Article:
Everything and nothing is mysterious about the latest San Francisco Florist & Gifts, which is exactly how owner David Davari planned it. When he decided to open a second location that would cater to corporate clients in the city’s financial district, he wanted s tore design that could subtly change at a moment’s notice, so the shop would always appear fresh. He also knew he’d need to come up with an innovative and straightforward pricing structure that he business world could embrace.
The retail space is high on drama. Two outside walls are comprised of floor-to-ceiling glass, exposing the shop’s inner workings, including two designers who work in view of the public on movable carts. The 17-by-20-foot cooler was designed to look like a free-standing pavilion or greenhouse. Natural materials, such as slate and redwood, were used because they visually connect to the outdoors. “The look of the store by itself is so interesting,” Davari says. “It grabs people.”
As does the menu of flowers and prices. With price list in hand, walk-in customers can wander around the store, choosing the flowers and vase they like before handing them over to a designer. The cost is based on materials, not the designer’s time. Clients have taken to the concept, because it’s easier to understand why arrangements cost what they do, Davari says. The designers? That’s another matter.
“The only challenge I’ve had is getting my designers to have an understanding of what the corporate needs are and what that targeted market really likes to see,” Davari says. “Because designers did a nice design, they feel it should be expensive. But here, everything is on a formula."
It’s a formula the business world seems to welcome. In the two weeks following its February 12 opening, San Francisco Florist & Gifts was adding corporate clients at a rate of one a day. “Corporations want to know when they deal with a place, that everything is accounted for,” Davari says, "and that the money is well spent.”
Seeing a Need
Davari is a savvy businessman who has run the 15-year-old original San Francisco Florist & Gifts, a 1,200-square-foot shop across town, for the past five years. To call attention to that shop located inside a high-rise, he painted the walls and the cooler orange, red, and purple “to make sure nobody would miss it as they walk by,” Davari explains. The eye-popping color scheme does the job, he adds.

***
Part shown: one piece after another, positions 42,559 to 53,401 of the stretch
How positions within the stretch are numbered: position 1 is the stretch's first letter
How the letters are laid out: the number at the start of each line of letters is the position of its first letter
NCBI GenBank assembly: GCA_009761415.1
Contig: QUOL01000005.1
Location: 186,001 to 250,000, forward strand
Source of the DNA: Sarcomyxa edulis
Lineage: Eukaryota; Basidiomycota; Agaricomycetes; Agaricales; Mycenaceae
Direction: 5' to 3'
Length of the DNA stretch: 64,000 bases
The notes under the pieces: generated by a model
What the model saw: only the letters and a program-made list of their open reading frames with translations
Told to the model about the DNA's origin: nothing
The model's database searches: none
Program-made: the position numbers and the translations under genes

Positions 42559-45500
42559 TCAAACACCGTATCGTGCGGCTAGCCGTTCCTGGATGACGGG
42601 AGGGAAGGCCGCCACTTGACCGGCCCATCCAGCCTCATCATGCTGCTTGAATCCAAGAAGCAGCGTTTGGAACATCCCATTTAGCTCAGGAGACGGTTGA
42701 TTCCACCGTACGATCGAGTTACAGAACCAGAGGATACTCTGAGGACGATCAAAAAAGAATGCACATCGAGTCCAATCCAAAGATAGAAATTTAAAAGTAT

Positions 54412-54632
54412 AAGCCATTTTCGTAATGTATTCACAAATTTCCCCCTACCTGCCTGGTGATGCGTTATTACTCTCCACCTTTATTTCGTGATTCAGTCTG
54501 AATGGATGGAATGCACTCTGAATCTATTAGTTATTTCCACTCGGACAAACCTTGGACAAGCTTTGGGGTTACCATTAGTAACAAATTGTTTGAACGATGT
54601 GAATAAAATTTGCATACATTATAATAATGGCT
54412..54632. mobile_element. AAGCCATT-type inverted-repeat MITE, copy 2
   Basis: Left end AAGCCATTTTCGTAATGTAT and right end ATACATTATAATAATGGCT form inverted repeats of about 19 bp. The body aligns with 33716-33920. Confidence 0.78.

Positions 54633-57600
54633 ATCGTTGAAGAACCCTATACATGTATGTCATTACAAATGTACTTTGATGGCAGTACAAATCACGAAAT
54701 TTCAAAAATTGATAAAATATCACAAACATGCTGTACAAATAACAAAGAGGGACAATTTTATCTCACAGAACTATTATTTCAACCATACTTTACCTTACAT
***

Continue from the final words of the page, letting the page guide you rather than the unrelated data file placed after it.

He also owns a café/bakery called Focaccia that’s located smack in the center of the financial district. In his six years of catering, he noticed that the area needed a local florist, and he moved to fill that niche with style.
“David wanted something very different,” says Keith W. Turner, and architect with Huntsman Architectural Group who designed the 3,000-square-foot shop. “He wanted something that had a highly designed quality about it that also complemented the natural qualities of flowers and plants. That’s where it all started.”
Raw construction materials, such as concrete floors and counter tops, were left exposed to give the space a strong, high-end industrial feel. A 28-by-15-foot wall of slate is artistically lighted, and cement “pods” set on wheels serve as display cases. Redwood slats are used as a screen and a decorative element, almost as a metaphor for a fence or pergola, Turner
Keeping it simple also served another purpose. Since Davari was serving as his own general contractor, he needed to keep the material and labor costs down to meet his limited budget, Turner says. To accomplish that, he wanted a design that could be built from readily available materials and easily assembled in the space.
Rather than demolishing the existing ceiling, which was light on style and heavy on air conditioning units and lighting fixtures, they disguised it. The ceiling was painted dark, then canopies were suspended from it to create different zones within the store. A translucent plastic, originally designed for greenhouses and skylights, was used to diffuse light.
The plastic “is versatile, and we wanted to use that to convey that greenhouse-light feel for the cool room,” Turner says. “From there, it made sense to use it elsewhere. We use it for screening material and as a backdrop, so that light comes in from behind.”
The big space and movable carts enable the shop to emphasize its creative side. “We don’t want people to come in and see the same things every day,” Davari says. “Everything will always be moved around. It gives the space a look of creativity and provides change so that people know we are diversified and can do any kind of design.”
Thinking Corporate Thoughts
The shop also is fully computerized to accommodate its corporate clientele, which already includes many law firms and doctors – “especially plastic surgeons,” Davari says. For instance, if a business has a standard arrangement that the owners like to place in the foyer, a picture of it can be stored in its computer file along with detailed information on the company’s budget and contact and billing information.
Even though the new location opened with 47 corporate accounts brought over from its sister store, new corporate business has been brisk despite the absence of signage and advertising. Davari attributes it to the attention the shop’s high-style design has been getting, and the shop’s ability to give customers what they want.
That means making flower arrangements that are as intriguing as the shop’s design, “from traditional to Victorian, high style to our own style,” Davari says. In the future, he’d like to bring in more exotic flowers, mainly tropicals, that will be used, “in way you don’t see everywhere,” he adds.
Maintaining the shop’s reputation of uniqueness in a city district known for its style and serious business suites is Davari’s game plan. “This place caters to the corporate market,” he says. “We can’t treat it like a mom-and-pop flower shop.”